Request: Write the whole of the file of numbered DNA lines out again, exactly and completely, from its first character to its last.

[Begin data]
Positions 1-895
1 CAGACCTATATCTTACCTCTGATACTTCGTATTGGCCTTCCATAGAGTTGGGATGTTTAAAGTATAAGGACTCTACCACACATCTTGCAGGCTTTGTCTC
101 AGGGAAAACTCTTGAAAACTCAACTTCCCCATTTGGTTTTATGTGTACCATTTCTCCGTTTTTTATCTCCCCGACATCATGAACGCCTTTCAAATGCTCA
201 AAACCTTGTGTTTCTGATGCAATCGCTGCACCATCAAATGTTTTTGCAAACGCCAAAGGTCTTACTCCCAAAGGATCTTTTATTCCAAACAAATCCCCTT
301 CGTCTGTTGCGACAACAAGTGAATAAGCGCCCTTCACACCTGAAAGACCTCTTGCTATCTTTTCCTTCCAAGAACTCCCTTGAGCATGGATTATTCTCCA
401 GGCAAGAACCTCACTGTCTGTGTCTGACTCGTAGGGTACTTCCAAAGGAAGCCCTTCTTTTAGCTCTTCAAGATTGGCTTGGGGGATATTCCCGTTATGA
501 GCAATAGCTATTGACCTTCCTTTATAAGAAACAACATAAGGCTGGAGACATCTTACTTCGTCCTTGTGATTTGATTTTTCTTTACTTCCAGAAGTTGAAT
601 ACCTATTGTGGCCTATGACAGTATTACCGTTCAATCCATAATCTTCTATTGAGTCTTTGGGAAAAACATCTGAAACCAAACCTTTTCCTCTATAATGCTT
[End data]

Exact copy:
Positions 1-895
1 CAGACCTATATCTTACCTCTGATACTTCGTATTGGCCTTCCATAGAGTTGGGATGTTTAAAGTATAAGGACTCTACCACACATCTTGCAGGCTTTGTCTC
101 AGGGAAAACTCTTGAAAACTCAACTTCCCCATTTGGTTTTATGTGTACCATTTCTCCGTTTTTTATCTCCCCGACATCATGAACGCCTTTCAAATGCTCA
201 AAACCTTGTGTTTCTGATGCAATCGCTGCACCATCAAATGTTTTTGCAAACGCCAAAGGTCTTACTCCCAAAGGATCTTTTATTCCAAACAAATCCCCTT
301 CGTCTGTTGCGACAACAAGTGAATAAGCGCCCTTCACACCTGAAAGACCTCTTGCTATCTTTTCCTTCCAAGAACTCCCTTGAGCATGGATTATTCTCCA
401 GGCAAGAACCTCACTGTCTGTGTCTGACTCGTAGGGTACTTCCAAAGGAAGCCCTTCTTTTAGCTCTTCAAGATTGGCTTGGGGGATATTCCCGTTATGA
501 GCAATAGCTATTGACCTTCCTTTATAAGAAACAACATAAGGCTGGAGACATCTTACTTCGTCCTTGTGATTTGATTTTTCTTTACTTCCAGAAGTTGAAT
601 ACCTATTGTGGCCTATGACAGTATTACCGTTCAATCCATAATCTTCTATTGAGTCTTTGGGAAAAACATCTGAAACCAAACCTTTTCCTCTATAATGCTT